[Show abstract][Hide abstract] ABSTRACT: Patients with advanced chronic kidney disease (CKD) have a high burden of physical and psychosocial symptoms, poor outcomes, and high costs of care. Current paradigms of care for this highly vulnerable population are variable, prognostic and assessment tools are limited, and quality of care, particularly regarding conservative and palliative care, is suboptimal. The KDIGO Controversies Conference on Supportive Care in CKD reviewed the current state of knowledge in order to define a roadmap to guide clinical and research activities focused on improving the outcomes of people living with advanced CKD, including those on dialysis. An international group of multidisciplinary experts in CKD, palliative care, methodology, economics, and education identified the key issues related to palliative care in this population. The conference led to a working plan to address outstanding issues in this arena, and this executive summary serves as an output to guide future work, including the development of globally applicable guidelines.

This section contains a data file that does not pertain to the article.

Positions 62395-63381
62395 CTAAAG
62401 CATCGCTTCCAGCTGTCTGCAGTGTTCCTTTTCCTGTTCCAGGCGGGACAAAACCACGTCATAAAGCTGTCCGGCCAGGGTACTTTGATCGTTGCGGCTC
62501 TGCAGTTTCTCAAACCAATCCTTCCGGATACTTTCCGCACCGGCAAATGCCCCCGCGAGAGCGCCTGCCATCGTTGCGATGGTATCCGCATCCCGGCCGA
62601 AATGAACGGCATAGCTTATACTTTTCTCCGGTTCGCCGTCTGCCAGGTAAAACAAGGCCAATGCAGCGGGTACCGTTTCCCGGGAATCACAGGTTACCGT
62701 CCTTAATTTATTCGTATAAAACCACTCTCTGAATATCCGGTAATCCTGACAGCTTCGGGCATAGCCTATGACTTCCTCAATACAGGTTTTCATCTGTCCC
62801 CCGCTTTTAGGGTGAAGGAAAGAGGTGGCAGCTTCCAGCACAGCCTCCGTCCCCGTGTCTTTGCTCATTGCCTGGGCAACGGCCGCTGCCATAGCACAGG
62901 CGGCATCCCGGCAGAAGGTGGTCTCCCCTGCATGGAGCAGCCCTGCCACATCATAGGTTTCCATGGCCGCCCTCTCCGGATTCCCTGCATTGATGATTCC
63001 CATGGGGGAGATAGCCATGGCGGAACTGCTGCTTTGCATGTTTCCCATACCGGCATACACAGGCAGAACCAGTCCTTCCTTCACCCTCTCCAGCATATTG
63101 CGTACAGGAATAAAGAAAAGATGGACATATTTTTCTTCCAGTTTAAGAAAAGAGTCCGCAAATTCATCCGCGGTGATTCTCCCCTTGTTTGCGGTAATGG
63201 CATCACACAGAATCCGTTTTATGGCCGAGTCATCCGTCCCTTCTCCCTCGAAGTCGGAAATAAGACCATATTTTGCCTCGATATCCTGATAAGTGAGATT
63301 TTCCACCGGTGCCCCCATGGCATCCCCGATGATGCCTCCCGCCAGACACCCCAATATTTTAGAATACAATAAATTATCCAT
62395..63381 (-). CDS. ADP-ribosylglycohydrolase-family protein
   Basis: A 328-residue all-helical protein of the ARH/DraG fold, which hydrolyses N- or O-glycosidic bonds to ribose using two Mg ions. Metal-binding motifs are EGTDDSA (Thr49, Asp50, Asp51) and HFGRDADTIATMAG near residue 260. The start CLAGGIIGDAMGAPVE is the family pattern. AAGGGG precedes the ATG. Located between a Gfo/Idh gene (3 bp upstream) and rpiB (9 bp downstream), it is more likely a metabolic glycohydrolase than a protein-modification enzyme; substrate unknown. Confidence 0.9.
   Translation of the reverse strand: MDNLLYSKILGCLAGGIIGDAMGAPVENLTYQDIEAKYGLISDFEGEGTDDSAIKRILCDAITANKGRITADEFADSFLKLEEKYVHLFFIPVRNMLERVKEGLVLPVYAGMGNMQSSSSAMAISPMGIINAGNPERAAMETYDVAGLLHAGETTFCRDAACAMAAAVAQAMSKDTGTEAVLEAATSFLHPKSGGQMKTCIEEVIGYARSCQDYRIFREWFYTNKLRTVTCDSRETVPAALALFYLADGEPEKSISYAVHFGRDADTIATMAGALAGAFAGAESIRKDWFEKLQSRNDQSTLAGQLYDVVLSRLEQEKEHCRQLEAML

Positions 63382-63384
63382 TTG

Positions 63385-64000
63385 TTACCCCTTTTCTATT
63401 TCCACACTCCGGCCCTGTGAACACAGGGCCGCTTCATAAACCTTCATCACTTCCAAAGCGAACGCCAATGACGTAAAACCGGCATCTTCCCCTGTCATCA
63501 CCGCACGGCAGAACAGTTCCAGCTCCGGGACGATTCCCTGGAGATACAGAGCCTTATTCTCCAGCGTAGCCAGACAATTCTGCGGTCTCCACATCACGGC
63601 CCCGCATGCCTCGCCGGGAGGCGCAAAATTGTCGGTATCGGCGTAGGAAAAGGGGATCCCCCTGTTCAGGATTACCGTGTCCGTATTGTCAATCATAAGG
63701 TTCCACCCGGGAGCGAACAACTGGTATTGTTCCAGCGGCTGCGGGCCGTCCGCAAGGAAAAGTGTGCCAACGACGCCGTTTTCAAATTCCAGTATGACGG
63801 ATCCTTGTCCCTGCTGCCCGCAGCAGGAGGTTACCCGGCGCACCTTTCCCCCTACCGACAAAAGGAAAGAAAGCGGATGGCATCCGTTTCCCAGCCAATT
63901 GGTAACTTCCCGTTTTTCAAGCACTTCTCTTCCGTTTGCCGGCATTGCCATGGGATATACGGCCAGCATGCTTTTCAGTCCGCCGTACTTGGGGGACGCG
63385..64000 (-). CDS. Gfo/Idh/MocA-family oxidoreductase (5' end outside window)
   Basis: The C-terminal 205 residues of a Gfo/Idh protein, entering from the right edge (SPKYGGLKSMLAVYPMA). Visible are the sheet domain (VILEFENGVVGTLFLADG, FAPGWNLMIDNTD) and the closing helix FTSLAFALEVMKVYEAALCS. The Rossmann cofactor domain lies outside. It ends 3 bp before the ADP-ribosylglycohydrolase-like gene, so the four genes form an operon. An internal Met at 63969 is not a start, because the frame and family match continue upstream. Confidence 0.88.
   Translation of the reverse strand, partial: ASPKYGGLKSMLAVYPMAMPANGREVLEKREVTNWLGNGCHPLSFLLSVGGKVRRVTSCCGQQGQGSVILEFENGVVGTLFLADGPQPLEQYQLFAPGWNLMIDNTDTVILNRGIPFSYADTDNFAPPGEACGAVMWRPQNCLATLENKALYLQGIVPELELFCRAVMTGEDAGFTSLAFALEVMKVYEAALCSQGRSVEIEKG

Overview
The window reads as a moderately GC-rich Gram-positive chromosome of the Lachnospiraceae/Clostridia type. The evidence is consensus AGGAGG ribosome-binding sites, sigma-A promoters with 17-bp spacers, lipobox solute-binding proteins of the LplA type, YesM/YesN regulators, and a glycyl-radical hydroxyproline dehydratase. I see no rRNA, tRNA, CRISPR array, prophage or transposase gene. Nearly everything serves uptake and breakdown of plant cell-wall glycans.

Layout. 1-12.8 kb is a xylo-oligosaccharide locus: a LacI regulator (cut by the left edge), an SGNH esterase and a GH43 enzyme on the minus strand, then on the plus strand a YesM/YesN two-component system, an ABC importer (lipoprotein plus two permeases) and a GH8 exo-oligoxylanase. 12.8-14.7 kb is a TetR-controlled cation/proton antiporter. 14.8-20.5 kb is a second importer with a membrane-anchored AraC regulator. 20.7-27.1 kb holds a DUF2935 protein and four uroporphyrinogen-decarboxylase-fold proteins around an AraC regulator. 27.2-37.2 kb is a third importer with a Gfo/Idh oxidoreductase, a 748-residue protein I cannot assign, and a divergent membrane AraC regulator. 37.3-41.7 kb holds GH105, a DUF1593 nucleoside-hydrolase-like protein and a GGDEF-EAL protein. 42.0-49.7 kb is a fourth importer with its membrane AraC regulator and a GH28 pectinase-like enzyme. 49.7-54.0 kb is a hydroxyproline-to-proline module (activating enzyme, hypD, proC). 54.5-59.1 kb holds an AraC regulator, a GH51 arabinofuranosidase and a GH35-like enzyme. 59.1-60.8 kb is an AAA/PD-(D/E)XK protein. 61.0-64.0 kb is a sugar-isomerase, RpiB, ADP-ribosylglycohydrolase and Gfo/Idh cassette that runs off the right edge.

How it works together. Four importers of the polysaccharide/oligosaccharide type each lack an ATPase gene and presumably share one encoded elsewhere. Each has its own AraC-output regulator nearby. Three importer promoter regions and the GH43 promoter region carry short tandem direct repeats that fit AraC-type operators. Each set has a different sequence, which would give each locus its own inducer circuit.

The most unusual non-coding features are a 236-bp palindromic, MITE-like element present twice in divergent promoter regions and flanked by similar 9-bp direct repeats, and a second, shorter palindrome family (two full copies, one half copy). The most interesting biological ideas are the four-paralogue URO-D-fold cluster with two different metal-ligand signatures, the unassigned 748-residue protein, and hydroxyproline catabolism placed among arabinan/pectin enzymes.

[Show abstract][Hide abstract] ABSTRACT: Patients with advanced chronic kidney disease (CKD) have a high burden of physical and psychosocial symptoms, poor outcomes, and high costs of care. Current paradigms of care for this highly vulnerable population are variable, prognostic and assessment tools are limited, and quality of care, particularly regarding conservative and palliative care, is suboptimal. The KDIGO Controversies Conference on Supportive Care in CKD reviewed the current state of knowledge in order to define a roadmap to guide clinical and research activities focused on improving the outcomes of people living with advanced CKD, including those on dialysis. An international group of multidisciplinary experts in CKD, palliative care, methodology, economics, and education identified the key issues related to palliative care in this population. The conference led to a working plan to address outstanding issues in this arena, and this executive summary serves as an output to guide future work, including the development of globally applicable guidelines.Kidney International advance online publication, 29 April 2015; doi:10.1038/ki.2015.110.